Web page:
AUGUSTA — Dentists came to the State House in droves Thursday to oppose a bill that supporters say will help expand access to dental care in the state, particularly in rural areas.

House Speaker Mark Eves, D-North Berwick, is sponsoring L.D. 1230, which would create a new category of dental professionals called dental hygiene therapists. They would have the ability to pull teeth, place crowns, administer anesthesia and prescribe anti-inflammatories and other drugs in consultation with a supervising dentist.

“Too many Maine kids are not getting dental care,” Eves said. “The legislation before us is a critical strategy to meet a pressing need.”

Yet many dentists — the Maine Dental Association estimated that 100 dentists came to the Capitol — told the Legislature’s Labor, Commerce, Research and Economic Development Committee that the bill is unnecessary and gives too much responsibility to those with far less training than dentists.

“We care about the quality of dental care in Maine,” said Dr. Robert Berube, of Manchester. “We have the capacity. We have the workforce. The answer is getting them to these providers.”

Eves lined up multiple and bipartisan co-sponsors for his bill and got support on Thursday from the Roman Catholic Diocese of Portland, Maine Children’s Alliance and the Maine Association of School Nurses. Supporters said children learn from a young age not to smile if they are embarrassed about their teeth.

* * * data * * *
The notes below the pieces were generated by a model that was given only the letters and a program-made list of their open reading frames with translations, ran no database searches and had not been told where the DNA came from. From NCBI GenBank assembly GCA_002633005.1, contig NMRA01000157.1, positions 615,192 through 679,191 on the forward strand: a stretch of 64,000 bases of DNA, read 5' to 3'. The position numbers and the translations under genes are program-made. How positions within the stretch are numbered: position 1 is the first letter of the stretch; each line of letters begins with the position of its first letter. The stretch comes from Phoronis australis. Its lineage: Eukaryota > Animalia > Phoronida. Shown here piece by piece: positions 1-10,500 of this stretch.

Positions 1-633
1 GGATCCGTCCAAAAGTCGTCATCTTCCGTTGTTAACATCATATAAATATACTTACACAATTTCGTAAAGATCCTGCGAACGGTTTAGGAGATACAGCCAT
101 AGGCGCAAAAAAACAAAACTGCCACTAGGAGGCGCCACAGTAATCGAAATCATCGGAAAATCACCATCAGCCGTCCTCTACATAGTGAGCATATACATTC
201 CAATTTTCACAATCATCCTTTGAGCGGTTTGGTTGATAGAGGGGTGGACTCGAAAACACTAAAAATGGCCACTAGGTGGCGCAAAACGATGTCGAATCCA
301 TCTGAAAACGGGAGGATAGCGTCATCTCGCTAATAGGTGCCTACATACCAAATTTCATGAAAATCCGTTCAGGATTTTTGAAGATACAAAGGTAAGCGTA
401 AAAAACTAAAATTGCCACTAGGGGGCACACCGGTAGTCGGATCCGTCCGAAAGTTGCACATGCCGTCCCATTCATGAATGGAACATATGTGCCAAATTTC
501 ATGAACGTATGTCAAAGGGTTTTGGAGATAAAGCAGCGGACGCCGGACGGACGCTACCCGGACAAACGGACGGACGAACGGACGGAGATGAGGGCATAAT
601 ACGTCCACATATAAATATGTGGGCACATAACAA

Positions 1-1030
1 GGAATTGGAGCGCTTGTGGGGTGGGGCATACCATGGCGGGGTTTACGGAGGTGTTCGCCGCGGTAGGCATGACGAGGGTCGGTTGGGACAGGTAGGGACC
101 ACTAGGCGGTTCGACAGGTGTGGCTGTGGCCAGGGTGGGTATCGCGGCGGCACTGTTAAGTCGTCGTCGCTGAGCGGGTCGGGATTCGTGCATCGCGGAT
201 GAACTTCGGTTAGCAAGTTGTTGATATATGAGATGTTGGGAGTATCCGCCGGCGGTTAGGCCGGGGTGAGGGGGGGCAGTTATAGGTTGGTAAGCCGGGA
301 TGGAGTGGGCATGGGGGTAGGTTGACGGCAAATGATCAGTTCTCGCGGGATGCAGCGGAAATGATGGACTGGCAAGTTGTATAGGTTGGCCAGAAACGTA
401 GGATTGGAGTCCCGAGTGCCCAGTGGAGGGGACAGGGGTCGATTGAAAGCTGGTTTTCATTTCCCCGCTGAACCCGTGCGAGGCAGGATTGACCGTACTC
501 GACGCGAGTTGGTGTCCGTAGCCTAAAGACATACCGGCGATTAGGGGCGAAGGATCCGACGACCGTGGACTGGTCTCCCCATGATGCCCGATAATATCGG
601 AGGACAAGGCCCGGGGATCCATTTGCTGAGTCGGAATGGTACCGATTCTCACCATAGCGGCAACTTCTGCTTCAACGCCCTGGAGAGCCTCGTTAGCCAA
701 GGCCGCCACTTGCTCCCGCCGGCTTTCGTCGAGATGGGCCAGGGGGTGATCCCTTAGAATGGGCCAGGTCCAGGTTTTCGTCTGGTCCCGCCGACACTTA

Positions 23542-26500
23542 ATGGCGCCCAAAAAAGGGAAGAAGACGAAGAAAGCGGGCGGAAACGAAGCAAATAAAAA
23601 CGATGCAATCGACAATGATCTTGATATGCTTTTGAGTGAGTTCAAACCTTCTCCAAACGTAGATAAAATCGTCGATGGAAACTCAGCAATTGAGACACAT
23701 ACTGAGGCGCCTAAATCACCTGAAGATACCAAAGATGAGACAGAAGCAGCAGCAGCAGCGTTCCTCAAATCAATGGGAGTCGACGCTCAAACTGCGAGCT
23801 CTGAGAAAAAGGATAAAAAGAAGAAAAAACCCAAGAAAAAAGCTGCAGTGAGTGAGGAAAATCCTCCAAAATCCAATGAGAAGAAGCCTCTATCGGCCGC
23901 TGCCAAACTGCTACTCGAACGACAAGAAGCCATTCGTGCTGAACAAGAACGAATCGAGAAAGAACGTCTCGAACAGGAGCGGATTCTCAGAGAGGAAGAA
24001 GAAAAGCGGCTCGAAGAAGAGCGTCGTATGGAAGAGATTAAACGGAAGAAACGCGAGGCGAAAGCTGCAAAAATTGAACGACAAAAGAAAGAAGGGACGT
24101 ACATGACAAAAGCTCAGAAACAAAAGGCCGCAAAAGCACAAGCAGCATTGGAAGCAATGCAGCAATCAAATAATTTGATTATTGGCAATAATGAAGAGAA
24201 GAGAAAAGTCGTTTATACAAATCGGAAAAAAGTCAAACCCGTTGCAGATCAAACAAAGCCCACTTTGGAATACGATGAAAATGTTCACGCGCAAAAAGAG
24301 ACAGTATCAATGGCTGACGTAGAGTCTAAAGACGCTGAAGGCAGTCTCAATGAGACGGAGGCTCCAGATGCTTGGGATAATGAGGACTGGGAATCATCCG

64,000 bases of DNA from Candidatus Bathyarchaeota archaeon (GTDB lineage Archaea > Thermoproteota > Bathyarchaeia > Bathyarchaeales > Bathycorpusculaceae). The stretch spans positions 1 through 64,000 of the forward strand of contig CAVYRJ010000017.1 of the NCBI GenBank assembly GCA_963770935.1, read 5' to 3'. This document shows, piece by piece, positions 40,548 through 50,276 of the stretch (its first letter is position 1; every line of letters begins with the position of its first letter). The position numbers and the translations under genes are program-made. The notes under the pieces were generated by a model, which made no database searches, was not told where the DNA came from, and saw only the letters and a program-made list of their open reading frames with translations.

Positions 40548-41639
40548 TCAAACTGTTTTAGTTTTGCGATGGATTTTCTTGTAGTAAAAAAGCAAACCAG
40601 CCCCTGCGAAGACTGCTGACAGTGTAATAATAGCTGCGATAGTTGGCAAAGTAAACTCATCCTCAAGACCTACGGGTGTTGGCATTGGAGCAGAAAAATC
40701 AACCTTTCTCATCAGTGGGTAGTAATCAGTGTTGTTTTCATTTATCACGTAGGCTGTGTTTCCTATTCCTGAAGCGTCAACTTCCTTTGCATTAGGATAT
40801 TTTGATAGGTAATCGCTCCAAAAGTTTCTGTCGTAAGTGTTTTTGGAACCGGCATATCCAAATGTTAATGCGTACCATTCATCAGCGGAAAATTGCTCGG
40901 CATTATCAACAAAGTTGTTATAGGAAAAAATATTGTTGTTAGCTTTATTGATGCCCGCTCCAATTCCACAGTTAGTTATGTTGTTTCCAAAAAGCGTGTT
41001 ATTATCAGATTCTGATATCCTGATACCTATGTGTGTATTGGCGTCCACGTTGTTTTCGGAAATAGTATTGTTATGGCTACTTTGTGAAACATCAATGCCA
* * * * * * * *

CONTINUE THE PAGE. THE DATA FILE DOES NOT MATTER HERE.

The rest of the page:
“The discomfort and self-consciousness of oral health disease interferes with children’s ability to learn, and dental pain leads to missed school,” said Janice Hogan, legislative chairwoman for the school nurses association.

Eves and other supporters cited statistics from a December 2012 study conducted by the Center for Health Workforce Studies at the University of New York in Albany. A bill passed by the previous Legislature called for the study so lawmakers could work from a set of facts while creating new policy, Eves said.

The study found that while two-thirds of Maine’s population lives in a rural area, only 13.5 percent of dentists practice in those areas. Also, within the next five years, 24 percent of Maine dentists plan to retire and an additional 16 percent expect to reduce their hours, according to the report.

Eves said more than 55 percent of children on MaineCare did not see a dentist in 2009 and in that same year, there were 11,960 separate dental-related MaineCare emergency room visits that cost a total of $6.6 million. Sen. Andre Cushing, R-Hampden, asked whether Eves would consider a pilot program in parts of the state, rather than a statewide solution.

“What I wouldn’t want to do is continue to nibble around it,” Eves said. “The data came back and it demonstrates a clear need.”

The dentists say they have developed an emergency room diversion program that works and will be expanded. They say they donate their services to the poor and that more young dentists are in school and will be ready to join the workforce soon.

“Should we be fragmenting our system?” asked Dr. Demi Kouzounas, of Saco. “The poor seeing a provider with a bachelor’s, while those who can, see a dentist? I would like to ask this committee, is this the right approach?”

The committee expects to consider the bill in a work session in the coming weeks.

Susan Cover — 621-5643
scover@mainetoday.com